Two dogs die after being left outside without water, shelter
"People should be keeping their dogs indoors in this weather," Stephen Heaven, President and CEO of the Toledo Area Humane Society said.
He says it's sound advice that people don't always follow, and recently it had deadly consequences.
Right now, two dog owners are under investigation by the humane society's cruelty division after their pets died because they were left outside in oppressive heat and humidity.
Heaven says official charges haven't been filed yet, but that's the direction investigators are headed.
"In the two cases we've already had, we will be prosecuting those owners," Heaven said. "And any instance we come across the rest of the summer, we will be taking them to court as well."
He says in one case the dog was left chained to a cinder block in a backyard. The dog was in direct sunlight, with no shelter and had spilled its water bowl. When the owners went to check on it, it had already died.
The other dog was found in a different backyard, alive. But it was in such bad shape it had to be euthanized.
"It's a hard thing to be a witness to," Dr. Anna Brown, Veterinarian and the Toledo Area Humane Society said.
Dr. Brown says it's hard for pets to cool themselves down, especially in extreme heat. She says, ideally, dogs should limit their time outside, but if they have to stay out, she says it's critical they have ways to stay cool.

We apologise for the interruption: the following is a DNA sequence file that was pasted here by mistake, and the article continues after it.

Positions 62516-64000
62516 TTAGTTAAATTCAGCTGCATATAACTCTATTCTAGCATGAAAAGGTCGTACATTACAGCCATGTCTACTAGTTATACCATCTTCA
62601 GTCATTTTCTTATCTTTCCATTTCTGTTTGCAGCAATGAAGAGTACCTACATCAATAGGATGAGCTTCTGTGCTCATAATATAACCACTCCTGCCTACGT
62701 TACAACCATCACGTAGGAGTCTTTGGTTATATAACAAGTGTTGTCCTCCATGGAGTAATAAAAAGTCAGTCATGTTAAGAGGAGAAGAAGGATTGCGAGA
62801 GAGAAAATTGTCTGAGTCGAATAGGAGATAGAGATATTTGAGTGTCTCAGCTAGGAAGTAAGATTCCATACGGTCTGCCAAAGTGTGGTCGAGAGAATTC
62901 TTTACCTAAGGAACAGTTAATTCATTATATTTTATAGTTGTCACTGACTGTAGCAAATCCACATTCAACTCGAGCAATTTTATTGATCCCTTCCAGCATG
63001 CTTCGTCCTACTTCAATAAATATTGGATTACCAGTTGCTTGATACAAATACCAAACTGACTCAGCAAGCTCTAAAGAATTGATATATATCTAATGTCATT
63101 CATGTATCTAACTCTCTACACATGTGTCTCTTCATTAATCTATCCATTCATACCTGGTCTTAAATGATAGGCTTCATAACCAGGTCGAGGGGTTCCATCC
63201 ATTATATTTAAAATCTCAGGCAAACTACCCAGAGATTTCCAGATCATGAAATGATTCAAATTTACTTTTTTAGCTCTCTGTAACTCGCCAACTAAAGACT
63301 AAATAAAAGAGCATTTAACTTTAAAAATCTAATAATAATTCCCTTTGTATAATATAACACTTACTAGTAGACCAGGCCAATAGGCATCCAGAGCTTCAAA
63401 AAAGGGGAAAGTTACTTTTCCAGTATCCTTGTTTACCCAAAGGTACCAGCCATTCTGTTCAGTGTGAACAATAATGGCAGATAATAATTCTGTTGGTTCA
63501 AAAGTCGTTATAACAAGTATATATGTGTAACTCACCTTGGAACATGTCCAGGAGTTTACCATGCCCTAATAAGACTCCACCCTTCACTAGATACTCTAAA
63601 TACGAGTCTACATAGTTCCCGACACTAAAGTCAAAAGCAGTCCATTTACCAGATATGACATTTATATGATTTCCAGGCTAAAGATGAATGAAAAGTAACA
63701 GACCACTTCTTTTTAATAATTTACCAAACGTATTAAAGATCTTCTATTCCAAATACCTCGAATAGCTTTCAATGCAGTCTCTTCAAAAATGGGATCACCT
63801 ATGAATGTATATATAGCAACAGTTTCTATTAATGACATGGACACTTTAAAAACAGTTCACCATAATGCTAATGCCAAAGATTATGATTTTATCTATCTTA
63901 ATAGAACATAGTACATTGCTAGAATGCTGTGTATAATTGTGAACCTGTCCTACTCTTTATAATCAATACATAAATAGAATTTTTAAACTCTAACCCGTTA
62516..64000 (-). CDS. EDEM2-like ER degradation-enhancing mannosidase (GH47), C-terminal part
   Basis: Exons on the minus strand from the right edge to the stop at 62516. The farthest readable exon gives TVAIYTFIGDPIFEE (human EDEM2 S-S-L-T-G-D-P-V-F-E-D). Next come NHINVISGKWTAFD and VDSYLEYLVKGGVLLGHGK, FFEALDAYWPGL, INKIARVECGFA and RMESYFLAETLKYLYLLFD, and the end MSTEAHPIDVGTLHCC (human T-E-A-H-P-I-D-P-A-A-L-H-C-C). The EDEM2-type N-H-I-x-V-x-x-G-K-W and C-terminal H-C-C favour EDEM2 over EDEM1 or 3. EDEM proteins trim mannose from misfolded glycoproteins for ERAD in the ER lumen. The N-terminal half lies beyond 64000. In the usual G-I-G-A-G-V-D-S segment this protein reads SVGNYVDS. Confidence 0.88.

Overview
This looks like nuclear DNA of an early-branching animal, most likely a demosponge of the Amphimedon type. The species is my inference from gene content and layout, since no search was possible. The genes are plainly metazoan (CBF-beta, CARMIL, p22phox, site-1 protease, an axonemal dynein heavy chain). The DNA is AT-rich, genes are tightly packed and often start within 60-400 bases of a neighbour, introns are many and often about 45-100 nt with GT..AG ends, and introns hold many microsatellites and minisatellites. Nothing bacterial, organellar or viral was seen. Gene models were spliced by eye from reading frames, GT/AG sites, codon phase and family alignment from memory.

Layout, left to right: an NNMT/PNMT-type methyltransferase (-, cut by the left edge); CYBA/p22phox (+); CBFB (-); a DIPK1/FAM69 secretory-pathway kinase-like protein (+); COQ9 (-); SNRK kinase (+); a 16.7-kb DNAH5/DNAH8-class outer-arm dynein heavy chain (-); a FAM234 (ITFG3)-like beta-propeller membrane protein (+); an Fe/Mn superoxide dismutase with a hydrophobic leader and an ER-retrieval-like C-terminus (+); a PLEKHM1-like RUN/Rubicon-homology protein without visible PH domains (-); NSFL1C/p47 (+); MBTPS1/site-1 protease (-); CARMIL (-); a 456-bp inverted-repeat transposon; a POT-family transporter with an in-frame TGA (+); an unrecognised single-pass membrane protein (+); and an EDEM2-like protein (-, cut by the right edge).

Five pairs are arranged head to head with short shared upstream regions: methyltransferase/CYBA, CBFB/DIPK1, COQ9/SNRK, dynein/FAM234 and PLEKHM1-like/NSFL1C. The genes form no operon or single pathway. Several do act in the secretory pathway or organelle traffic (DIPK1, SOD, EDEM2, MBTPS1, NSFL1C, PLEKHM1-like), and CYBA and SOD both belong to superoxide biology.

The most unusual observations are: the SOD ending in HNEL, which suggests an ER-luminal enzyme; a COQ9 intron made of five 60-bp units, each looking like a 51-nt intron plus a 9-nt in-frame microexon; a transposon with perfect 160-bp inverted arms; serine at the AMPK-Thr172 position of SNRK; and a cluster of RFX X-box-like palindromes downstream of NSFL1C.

A shelter to get out of the sun, a water supply that they can't knock over, and even a small kiddy pool to take a dip could make all the difference.
But it's also important to look for red flags.
"Typically, they're panting heavily, restless, pacing back and forth. Their guns are dark red and their tongues will sometimes get swollen," she said.
At the end of the day the humane society says that these deaths were 100% preventable. Cruelty investigators promise to track down irresponsible owners and hold them accountable.
"There's no excuse for having them out there for prolonged periods of time," Heaven said.
The same rules apply in the car.
Temperatures inside of a vehicle rise rapidly, especially in the summer sun. So, unless the dog is coming inside where ever you're going, it should stay home.